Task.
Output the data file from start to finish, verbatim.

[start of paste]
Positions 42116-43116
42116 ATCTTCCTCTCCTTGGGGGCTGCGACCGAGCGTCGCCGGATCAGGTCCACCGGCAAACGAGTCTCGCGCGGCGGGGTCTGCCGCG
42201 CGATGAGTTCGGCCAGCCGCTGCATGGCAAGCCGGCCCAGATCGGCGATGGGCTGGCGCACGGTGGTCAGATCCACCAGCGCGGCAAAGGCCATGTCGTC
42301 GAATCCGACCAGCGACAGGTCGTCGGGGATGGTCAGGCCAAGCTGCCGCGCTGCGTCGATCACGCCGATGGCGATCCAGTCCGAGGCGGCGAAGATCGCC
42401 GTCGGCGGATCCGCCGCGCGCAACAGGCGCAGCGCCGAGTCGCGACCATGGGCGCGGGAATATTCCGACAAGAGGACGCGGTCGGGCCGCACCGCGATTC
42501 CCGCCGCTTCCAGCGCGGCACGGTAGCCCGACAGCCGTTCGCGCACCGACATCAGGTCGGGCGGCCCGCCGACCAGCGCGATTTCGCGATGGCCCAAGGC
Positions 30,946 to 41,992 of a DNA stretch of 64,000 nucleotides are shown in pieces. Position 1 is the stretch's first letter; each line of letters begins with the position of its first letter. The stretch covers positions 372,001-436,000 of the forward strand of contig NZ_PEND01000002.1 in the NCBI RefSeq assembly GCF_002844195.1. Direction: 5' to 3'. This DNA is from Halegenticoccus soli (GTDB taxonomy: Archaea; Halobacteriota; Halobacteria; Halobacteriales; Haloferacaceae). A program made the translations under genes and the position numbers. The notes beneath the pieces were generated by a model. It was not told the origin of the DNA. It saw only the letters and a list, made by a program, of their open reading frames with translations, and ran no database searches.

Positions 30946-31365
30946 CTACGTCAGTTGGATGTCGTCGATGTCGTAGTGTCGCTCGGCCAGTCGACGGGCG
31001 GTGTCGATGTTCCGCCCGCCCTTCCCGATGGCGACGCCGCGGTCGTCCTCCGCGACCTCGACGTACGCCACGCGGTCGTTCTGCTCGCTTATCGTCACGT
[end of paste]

Positions 42116-43116
42116 ATCTTCCTCTCCTTGGGGGCTGCGACCGAGCGTCGCCGGATCAGGTCCACCGGCAAACGAGTCTCGCGCGGCGGGGTCTGCCGCG
42201 CGATGAGTTCGGCCAGCCGCTGCATGGCAAGCCGGCCCAGATCGGCGATGGGCTGGCGCACGGTGGTCAGATCCACCAGCGCGGCAAAGGCCATGTCGTC
42301 GAATCCGACCAGCGACAGGTCGTCGGGGATGGTCAGGCCAAGCTGCCGCGCTGCGTCGATCACGCCGATGGCGATCCAGTCCGAGGCGGCGAAGATCGCC
42401 GTCGGCGGATCCGCCGCGCGCAACAGGCGCAGCGCCGAGTCGCGACCATGGGCGCGGGAATATTCCGACAAGAGGACGCGGTCGGGCCGCACCGCGATTC
42501 CCGCCGCTTCCAGCGCGGCACGGTAGCCCGACAGCCGTTCGCGCACCGACATCAGGTCGGGCGGCCCGCCGACCAGCGCGATTTCGCGATGGCCCAAGGC
Positions 30,946 to 41,992 of a DNA stretch of 64,000 nucleotides are shown in pieces. Position 1 is the stretch's first letter; each line of letters begins with the position of its first letter. The stretch covers positions 372,001-436,000 of the forward strand of contig NZ_PEND01000002.1 in the NCBI RefSeq assembly GCF_002844195.1. Direction: 5' to 3'. This DNA is from Halegenticoccus soli (GTDB taxonomy: Archaea; Halobacteriota; Halobacteria; Halobacteriales; Haloferacaceae). A program made the translations under genes and the position numbers. The notes beneath the pieces were generated by a model. It was not told the origin of the DNA. It saw only the letters and a list, made by a program, of their open reading frames with translations, and ran no database searches.

Positions 30946-31365
30946 CTACGTCAGTTGGATGTCGTCGATGTCGTAGTGTCGCTCGGCCAGTCGACGGGCG
31001 GTGTCGATGTTCCGCCCGCCCTTCCCGATGGCGACGCCGCGGTCGTCCTCCGCGACCTCGACGTACGCCACGCGGTCGTTCTGCTCGCTTATCGTCACGT